International Human Rights Law

Hope springs eternal in the Sudan -- at least on the part of the government.  Apparently, Khartoum has managed to convince itself that the Pre-Trial Chamber's recent request for additional information concerning the charges against Bashir means that it intends to dismiss those charges: The Sudanese government hailed a decision by the judges of the International Criminal Court (ICC) requesting more...

That's the situation with the Sudanese government's latest contribution to the "peace" process: The United States, Darfuri rebels and Sudanese opposition parties have greeted a new initiative to solve the Darfur crisis with scepticism and boycotts, while Khartoum, the Arab League and the UN say it’s the region’s best hope. Widespread doubts about the credibility of the process prevail ahead of deliberations...

I apologize for arriving late to the party; I have only just had a chance to read Professor Ring's fascinating article completely through.  There are many reasons why I would come to this article already predisposed to like it - I started out life as an international tax lawyer, for example, and I am also an unapologetic defender within the...

That's the headline of today's New York Times article about Ali Kushayb, the janjaweed militia leader who has been indicted by the ICC.  According to the article, the "[t]he move is widely being interpreted as a way for Sudan to improve its image abroad and attempt to head off the possible genocide prosecution of the country’s president, Omar Hassan al-Bashir." Honestly,...

Ladies and gentlemen, your peacemaker: Al-Bashir who rarely gives interviews told the British Channel 4 News from Khartoum that rape claims are made up by Darfuri women. “The women inside the camps are under the influence of the rebels and some are even relatives of the rebels. That’s why they make these claims” Al-Bashir said. “We are fully convinced that no rape took...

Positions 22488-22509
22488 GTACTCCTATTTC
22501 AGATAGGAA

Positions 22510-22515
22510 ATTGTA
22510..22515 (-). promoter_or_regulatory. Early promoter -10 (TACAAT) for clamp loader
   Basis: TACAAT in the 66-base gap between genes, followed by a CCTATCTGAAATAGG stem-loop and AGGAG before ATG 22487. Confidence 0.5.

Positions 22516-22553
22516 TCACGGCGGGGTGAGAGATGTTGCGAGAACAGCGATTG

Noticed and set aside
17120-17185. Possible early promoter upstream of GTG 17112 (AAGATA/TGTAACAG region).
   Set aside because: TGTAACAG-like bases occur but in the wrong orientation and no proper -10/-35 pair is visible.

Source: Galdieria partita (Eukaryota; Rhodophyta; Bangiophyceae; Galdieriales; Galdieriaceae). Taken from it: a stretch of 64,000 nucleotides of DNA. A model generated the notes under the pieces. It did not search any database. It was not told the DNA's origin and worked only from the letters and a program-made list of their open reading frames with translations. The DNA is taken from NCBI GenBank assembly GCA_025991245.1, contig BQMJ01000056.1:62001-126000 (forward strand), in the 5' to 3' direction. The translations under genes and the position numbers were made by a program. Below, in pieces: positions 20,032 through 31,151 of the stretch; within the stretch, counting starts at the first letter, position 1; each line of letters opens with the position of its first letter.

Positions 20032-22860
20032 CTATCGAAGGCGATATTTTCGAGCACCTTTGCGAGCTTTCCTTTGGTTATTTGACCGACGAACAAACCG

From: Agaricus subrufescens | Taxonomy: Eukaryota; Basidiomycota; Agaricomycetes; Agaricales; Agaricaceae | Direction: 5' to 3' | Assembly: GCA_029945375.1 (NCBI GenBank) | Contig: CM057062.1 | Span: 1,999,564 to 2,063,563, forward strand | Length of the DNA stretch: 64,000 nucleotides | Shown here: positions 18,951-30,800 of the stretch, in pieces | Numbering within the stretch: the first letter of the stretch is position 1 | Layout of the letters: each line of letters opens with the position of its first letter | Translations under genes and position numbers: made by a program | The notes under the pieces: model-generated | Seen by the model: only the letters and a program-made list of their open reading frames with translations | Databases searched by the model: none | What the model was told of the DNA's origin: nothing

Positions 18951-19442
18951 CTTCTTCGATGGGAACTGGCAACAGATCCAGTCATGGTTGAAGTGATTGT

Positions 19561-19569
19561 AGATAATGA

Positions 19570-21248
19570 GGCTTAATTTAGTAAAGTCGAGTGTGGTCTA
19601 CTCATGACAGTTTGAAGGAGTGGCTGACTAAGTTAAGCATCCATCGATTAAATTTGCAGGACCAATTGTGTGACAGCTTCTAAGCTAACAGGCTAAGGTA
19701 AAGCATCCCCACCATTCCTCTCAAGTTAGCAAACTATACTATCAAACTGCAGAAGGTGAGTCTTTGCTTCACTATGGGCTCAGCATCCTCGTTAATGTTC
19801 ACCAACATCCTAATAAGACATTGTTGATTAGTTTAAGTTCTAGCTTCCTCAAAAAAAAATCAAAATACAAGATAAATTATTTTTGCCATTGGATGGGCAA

What is it with international prosecutors and their duty to disclose exculpatory evidence?  First the ICC stays the Lubanga trial because of the Prosecutor's abuse of Article 54.  And now the ICTR has had to formally reprimand its Prosecutor, Hassan Jallow, for failing to disclose exculpatory evidence in the high-profile Military II trial: In their ruling dated September 22, 2008, the...

I have spent a fair bit of time the past couple days reviewing the Supreme Court's docket for the upcoming term with an eye for any cases that might be of particular interest to our readers. Here is my list of the most important cases that are germane to our discipline. The big issues are (1) senior government...

It's about time: The American Psychological Association has notified President Bush of a significant change in the association’s policy that limits the roles of psychologists in certain unlawful detention settings where the human rights of detainees are violated. The new policy is in response to actions that have occurred at the U.S. naval base at Guantanamo Bay, Cuba, and at so-called CIA...